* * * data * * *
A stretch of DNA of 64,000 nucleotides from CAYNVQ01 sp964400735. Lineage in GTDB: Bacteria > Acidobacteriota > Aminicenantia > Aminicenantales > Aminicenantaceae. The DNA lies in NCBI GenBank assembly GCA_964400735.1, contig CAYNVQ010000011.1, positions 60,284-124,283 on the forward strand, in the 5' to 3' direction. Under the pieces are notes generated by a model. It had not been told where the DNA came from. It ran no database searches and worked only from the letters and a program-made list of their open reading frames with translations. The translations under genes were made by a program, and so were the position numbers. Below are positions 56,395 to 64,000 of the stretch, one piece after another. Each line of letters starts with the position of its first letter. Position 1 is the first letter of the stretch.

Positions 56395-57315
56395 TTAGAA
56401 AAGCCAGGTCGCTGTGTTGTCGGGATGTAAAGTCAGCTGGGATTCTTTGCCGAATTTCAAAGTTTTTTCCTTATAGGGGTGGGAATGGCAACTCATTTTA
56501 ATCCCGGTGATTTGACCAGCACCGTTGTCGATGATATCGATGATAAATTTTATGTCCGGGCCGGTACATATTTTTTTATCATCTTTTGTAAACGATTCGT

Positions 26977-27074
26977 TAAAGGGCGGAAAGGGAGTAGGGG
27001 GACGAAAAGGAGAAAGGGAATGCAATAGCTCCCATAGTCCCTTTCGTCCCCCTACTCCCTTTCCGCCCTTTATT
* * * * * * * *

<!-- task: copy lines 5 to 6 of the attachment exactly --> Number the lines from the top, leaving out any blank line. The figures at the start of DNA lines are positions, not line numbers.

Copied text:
56501 ATCCCGGTGATTTGACCAGCACCGTTGTCGATGATATCGATGATAAATTTTATGTCCGGGCCGGTACATATTTTTTTATCATCTTTTGTAAACGATTCGT

Positions 26977-27074